A lot has been written about succession and transferral of a family business to the next generation. It’s a long process that encompasses many aspects. To bring a little light heartedness to an otherwise serious topic, here’s the “succession alphabet”.
After: As strange as it may seem, thinking of what you want to do after the transferral is important to make the transition in a smooth way. Will you pursue other projects? Head a professional association? Start a new venture? Act as an ambassador for the business? Have you carefully planned your financial security?
Board of Directors: It’s the Board’s responsibility to appoint the CEO. Outside Board members can help throughout this process by providing greater objectivity.
Communication: Communication is vital throughout the process. Communication means sharing your thoughts, but it’s also very much about listening.
Environment: You’re not alone. People around you can be useful resources during the process. Whether they are Board members, the head of an external company employing your offspring, human resource experts or other advisors, all can play a role in bringing more objectivity to the process.
Family meetings: Discussing as a family can allow you to understand your children’s (and other family members’) aspirations and design the future of the family business together.
Governance: The governance that the next generation of owners will require is probably quite different from the governance that you put in place. One of the phases of transition will be to adapt governance to the new ownership configuration: the Board of Directors, but also possibly a Family Council, or Family Charter…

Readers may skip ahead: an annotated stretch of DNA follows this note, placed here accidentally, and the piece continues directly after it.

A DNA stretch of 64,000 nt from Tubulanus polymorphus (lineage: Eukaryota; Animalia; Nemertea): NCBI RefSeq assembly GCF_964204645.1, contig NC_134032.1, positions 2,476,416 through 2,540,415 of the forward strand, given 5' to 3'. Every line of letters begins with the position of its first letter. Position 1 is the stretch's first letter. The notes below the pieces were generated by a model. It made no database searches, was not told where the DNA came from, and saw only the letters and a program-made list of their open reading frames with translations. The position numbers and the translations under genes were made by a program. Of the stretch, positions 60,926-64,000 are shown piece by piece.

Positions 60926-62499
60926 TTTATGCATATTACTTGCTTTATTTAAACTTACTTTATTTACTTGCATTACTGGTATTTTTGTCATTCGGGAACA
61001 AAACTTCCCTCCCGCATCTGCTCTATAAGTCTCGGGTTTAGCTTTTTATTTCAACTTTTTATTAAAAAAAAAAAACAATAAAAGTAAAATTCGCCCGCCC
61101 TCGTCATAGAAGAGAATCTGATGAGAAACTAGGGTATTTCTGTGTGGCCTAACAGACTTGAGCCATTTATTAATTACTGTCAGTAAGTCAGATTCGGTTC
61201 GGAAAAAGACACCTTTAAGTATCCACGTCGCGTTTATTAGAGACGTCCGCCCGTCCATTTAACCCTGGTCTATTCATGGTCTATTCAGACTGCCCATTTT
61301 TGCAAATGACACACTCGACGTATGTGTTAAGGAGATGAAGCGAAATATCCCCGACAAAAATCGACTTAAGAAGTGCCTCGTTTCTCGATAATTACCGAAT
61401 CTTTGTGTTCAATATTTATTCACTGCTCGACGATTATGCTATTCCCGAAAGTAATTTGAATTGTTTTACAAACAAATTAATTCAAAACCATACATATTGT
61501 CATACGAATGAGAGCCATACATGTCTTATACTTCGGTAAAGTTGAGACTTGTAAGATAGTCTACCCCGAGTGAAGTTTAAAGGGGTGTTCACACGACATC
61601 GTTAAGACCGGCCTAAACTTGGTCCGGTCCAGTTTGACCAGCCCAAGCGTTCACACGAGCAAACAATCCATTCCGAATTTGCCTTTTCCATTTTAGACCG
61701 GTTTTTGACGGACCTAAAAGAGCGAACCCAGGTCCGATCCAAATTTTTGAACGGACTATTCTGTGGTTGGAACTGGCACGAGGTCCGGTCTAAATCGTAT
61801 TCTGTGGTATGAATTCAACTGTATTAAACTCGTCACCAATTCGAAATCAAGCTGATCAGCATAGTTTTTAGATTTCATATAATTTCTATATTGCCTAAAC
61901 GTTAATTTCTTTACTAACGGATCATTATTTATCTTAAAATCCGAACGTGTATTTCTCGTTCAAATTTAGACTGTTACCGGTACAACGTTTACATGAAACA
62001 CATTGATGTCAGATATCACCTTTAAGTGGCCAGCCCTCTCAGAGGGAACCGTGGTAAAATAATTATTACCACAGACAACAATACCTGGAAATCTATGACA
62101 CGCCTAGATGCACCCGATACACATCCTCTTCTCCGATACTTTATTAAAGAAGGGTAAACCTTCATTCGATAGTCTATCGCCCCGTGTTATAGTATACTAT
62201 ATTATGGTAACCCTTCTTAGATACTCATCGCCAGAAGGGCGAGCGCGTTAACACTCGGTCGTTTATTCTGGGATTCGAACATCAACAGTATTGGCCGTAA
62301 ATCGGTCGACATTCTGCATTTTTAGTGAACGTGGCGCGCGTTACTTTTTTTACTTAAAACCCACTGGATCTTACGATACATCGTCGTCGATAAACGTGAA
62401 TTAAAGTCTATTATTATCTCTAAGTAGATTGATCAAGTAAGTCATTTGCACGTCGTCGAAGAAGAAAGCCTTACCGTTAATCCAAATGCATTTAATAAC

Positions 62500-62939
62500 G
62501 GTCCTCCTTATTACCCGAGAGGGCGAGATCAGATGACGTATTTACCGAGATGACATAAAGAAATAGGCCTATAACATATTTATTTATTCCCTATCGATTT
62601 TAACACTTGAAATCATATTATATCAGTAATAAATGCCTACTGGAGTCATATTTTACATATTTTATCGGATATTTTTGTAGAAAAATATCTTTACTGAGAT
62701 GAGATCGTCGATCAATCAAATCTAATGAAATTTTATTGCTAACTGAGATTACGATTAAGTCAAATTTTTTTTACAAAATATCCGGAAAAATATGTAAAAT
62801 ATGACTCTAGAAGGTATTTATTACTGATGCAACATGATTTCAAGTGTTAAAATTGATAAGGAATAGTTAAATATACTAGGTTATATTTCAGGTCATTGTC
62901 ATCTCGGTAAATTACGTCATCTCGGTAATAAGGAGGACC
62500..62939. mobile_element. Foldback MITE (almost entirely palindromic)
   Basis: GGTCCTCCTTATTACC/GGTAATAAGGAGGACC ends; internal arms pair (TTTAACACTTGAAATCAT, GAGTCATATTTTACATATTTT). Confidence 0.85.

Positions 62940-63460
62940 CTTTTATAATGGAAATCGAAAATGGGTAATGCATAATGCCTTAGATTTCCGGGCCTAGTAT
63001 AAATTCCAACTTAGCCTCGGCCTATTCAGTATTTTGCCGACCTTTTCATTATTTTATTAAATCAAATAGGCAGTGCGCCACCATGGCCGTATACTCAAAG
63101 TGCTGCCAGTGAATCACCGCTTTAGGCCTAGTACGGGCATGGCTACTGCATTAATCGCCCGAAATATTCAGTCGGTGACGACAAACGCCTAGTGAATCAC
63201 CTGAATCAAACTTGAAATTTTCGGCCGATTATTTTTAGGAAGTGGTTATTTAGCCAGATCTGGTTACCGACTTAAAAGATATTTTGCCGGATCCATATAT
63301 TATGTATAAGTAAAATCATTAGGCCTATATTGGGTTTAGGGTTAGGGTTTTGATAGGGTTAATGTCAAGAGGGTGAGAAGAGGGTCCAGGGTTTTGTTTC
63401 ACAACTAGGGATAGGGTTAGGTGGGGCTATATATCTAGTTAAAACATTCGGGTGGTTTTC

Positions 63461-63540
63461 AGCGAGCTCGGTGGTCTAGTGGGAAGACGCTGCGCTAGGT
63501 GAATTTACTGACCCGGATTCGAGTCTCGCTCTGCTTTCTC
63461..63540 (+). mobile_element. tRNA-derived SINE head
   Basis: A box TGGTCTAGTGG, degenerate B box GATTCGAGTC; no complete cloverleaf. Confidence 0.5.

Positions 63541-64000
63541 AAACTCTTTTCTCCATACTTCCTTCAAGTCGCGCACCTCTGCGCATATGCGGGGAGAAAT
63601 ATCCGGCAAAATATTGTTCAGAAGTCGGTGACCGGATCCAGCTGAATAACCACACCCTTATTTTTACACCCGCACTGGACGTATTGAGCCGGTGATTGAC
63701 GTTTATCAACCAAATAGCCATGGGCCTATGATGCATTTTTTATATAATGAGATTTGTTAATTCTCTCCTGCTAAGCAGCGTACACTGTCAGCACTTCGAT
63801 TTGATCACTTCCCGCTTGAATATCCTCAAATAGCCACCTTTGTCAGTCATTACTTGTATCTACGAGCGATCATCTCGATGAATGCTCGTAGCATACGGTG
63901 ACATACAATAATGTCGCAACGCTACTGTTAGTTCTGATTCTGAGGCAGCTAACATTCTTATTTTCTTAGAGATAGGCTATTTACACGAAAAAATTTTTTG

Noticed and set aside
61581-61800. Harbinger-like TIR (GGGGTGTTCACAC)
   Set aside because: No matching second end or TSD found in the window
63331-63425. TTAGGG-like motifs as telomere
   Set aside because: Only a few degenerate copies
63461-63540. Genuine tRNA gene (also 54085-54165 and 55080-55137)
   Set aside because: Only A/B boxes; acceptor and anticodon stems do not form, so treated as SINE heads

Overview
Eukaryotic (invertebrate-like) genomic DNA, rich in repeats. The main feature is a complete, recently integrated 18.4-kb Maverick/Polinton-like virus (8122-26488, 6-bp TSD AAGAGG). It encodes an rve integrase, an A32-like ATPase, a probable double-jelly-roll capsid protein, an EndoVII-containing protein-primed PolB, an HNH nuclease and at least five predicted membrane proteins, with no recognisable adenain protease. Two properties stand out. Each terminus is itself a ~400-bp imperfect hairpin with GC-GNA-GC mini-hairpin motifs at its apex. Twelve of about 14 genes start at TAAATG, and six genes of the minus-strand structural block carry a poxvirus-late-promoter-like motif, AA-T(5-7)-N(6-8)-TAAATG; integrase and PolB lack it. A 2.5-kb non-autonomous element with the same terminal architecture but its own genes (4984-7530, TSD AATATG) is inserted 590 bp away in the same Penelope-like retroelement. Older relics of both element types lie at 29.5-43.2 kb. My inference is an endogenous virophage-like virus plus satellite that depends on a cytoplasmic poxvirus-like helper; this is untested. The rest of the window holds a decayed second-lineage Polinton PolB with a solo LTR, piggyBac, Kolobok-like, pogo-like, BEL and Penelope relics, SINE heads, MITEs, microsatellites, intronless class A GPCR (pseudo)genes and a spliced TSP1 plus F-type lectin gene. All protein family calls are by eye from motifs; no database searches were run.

More options: Have you considered all possible successors? Not only your own children, but also nephews and nieces? There are usually more options than you may think.
Non-Family Executives: Have you considered hiring a non-family CEO? Family ownership (and governance!) with a non-family CEO is a model with a proven track-record
Ownership: How will ownership be split? Some leaders are convinced that giving a majority share to those who will lead the business is essential, to enable them to make decisions and have a deciding vote/voice. But many multi-generational family firms have chosen another route: where all descendants are owners (and sometimes spouses too). One of the benefits is a larger pool of family talent.
Process: The fairness of the process through which the successors are appointed leads to better solutions and better-accepted ones. The components of Fair Process include: communication and voice to all, clarity, consistency, the ability to change and a culture of fairness (sincerity).
Questions: It is normal to have questions and to be faced with dilemmas. You can share them with peers in similar situations, or trusted advisors.
Rules: It is important to provide clarity on the rules that family members must respect in order to work in the business. Will they need outside experience first? Will their careers be managed like those of any other employee?
Trust: Trust your successors and explain how they can further earn it: through integrity, by clarifying their intentions, by having significant experience, by getting results. Do not hesitate to put them in positions of responsibility: a profit centre, a new subsidiary, a new line of business, one where they can see the results of their actions.
Wishes: Best wishes for a long but rewarding journey!